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Hello, Oscar, my old friend
On Feb. 13, I did something usually done only during bona fide natural disasters: I got up at 5:30 a.m. and turned on the television. There wasn't an earthquake, a flash flood or a fire in my neighborhood, at least none that I knew of. I got up for the Academy Award nominations. Not just because it's part of my job, but because I simply had to. My name is Ken, and I'm an Oscarholic.
I'm going public with my addiction in full knowledge that serious critics are supposed to sniff at the Oscars, to pull long faces and groan knowingly about the laughable films nominated, the works of genius unaccountably left off the list, the lack of what some consider refined taste. I know about this carping because I've done a fair share of it myself, and, worse yet, I have no intention of stopping.
Still, I would feel awfully bereft without these awards, like an old and close friend had unexpectedly died, and this pregnant period between the Oscar nominations and the awards proper seems like a good time to examine how I got hooked and why the habit has proved so difficult to break.
The first person I knew who cared deeply about the Oscars was not either of my parents (best categorized as indifferent), but my Aunt Sarah. The televised evening was special to her, something in the nature of a family reunion. "All my friends," she'd say with satisfaction as the program unfolded and the stars appeared. "All my friends."
Aside from my aunt's devotion, what made the biggest impression on me was the Oscars' longevity. They are not as old as film itself, but they are venerable enough (the current edition is an impressive 73rd) that the first awards, given for the 1927-28 span, included one category, title writing, that Al Jolson and friends were in the process of making obsolete. If something as questionable and inconsequential as the Golden Globes has gained status in part by being around for a while, think of how much more so that is for the Oscars.
If I thought about the Academy of Motion Picture Arts and Sciences any further as a child, which is doubtful, I probably imagined, as Billy Crystal once said he did, that it was housed in some Greek temple-style building up on a hill and made up of serious, toga-wearing individuals who thought long and deeply about the art of cinema.
That kind of idealization is how a child tends to think about his elders, and in a sense I look on the Oscars as the parental figures in my moviegoing life. They were there at the beginning, I'm always interested in what they have to say, they're the entity I'm always curious to define my own taste and judgments against. I like it when the Oscars loosen up a bit, but it's also somehow comforting to know that it's not in the cards for this award to get too trendy too fast.
But if the Oscar choices aren't necessarily as rarefied as those of critics' groups or individual reviewers (though this year was somewhat of an exception), these picks look more impressive when compared with what finishes on top of the box office chart on any given weekend. Maybe the academy didn't nominate "Wonder Boys" or "Almost Famous" for best picture, but it stayed away from "What Women Want" and "Miss Congeniality" as well, and you're not going to find many nominations for "The Wedding Planner" next time around no matter how high its theatrical take goes.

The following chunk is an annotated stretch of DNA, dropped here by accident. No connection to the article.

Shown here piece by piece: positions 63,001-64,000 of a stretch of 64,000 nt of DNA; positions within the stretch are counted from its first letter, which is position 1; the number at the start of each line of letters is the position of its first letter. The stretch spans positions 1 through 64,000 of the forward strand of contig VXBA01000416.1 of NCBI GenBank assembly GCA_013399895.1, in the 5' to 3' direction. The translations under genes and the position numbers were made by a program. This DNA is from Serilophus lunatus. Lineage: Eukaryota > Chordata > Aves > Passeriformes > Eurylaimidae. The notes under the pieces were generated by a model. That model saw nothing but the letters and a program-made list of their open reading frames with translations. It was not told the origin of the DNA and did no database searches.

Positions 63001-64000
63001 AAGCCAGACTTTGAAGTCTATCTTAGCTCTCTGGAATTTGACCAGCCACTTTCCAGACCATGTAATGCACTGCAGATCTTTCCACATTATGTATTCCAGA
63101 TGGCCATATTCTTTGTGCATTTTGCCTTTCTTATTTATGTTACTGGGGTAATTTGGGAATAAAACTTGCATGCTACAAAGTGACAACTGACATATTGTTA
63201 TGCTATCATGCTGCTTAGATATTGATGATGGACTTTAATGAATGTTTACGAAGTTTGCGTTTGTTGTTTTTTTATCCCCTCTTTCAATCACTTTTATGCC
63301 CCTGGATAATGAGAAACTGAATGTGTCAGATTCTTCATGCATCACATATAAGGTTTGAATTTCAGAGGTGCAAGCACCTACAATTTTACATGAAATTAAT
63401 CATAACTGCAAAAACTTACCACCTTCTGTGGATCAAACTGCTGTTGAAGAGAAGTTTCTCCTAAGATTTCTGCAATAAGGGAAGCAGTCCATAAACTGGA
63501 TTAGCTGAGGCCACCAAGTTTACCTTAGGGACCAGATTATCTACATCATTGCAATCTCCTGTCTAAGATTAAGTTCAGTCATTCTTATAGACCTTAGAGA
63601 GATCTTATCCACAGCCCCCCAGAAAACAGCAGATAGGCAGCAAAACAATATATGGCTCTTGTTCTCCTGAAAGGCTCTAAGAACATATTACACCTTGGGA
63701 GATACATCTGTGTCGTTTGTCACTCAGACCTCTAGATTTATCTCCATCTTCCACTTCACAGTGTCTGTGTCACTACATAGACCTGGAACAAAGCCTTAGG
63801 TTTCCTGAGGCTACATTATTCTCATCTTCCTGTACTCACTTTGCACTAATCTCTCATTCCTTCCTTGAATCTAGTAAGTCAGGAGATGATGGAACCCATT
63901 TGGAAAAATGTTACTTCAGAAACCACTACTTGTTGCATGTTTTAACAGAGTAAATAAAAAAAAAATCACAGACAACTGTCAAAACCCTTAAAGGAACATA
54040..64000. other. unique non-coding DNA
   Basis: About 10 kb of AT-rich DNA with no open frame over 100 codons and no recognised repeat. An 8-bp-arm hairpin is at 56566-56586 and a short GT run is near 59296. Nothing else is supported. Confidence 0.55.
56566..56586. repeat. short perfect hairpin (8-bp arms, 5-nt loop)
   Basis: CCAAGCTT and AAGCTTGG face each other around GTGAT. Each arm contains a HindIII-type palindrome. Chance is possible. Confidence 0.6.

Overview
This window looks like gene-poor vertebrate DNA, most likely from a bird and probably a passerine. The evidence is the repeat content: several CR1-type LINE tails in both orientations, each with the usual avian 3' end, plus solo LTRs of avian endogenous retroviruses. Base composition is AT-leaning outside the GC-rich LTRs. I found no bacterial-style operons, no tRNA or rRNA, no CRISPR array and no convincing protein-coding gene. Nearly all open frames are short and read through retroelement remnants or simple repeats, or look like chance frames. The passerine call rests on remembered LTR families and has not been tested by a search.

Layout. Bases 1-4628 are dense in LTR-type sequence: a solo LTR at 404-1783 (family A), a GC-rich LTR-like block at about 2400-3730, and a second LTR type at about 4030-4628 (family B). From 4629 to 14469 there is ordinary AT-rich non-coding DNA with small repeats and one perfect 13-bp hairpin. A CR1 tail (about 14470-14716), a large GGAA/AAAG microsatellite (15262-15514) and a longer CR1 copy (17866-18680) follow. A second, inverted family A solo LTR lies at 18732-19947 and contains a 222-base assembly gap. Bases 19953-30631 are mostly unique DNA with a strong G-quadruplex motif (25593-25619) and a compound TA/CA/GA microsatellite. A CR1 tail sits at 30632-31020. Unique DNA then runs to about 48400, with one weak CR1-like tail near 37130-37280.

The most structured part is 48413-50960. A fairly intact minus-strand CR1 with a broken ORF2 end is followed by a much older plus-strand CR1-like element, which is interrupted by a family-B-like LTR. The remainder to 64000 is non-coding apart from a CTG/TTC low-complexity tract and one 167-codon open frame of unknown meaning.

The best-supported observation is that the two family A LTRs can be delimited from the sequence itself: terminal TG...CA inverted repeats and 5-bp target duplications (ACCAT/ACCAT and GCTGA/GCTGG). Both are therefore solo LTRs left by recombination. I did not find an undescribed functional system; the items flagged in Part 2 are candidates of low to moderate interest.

The academy choices not only represent the taste of a particular group of people, they more and more form a kind of middle ground, and arguably an invaluable bridge, between the high and low cultural extremes that are the rule elsewhere.
The Academy Awards fascinate for other reasons as well. To get the obvious out of the way first, despite the ostentatious indifference of Woody Allen, Marlon Brando and others, these awards are intriguing because they are important. Not Human Rights Watch important, but certainly without peer in the context of a film culture that extends to the distant corners of the world.
One only had to witness, for instance, the complete joy a couldn't-be-less-Hollywood filmmaker like Andrzej Wajda displayed last year on receiving an honorary Oscar and hear that the statuette will go on permanent public display in his native Poland next to Lech Walesa's Nobel Peace Prize to understand that this award can do much more than simply revive dying films and stagnant careers.
Unlike many other prestigious cultural awards, the Oscars also function as a sporting event, something amusing to speculate, make prognostications and tell stories about.
Even more entertaining is the way every year's event is dramatic in its own right. Not just in terms of what happens onstage -- Jack Palance doing one-armed push-ups, Barbra Streisand saying "Hello, gorgeous," Brando sending Sasheen Littlefeather -- but in how the potential nominees invariably manage to arrange themselves into a potent story line. In years past, we wondered if "Saving Private Ryan" had the stamina to outlast the late kick of "Shakespeare in Love." This year, we're curious about how well Steven Soderbergh will be able to compete against himself. There's always something, and it's almost always involving.
Paradoxically, however, perhaps what's most continually interesting about the Oscars is that there's always something to get outraged about, whether it be an unjustly neglected film or an unduly celebrated one. This year, it's the documentary group's exclusion of three of last year's most honored documentaries ("The Life and Times of Hank Greenberg," "Dark Days," "Paragraph 175") from its short list of possible nominees. The academy is far from infallible, but if it were, it would probably be a whole lot less interesting.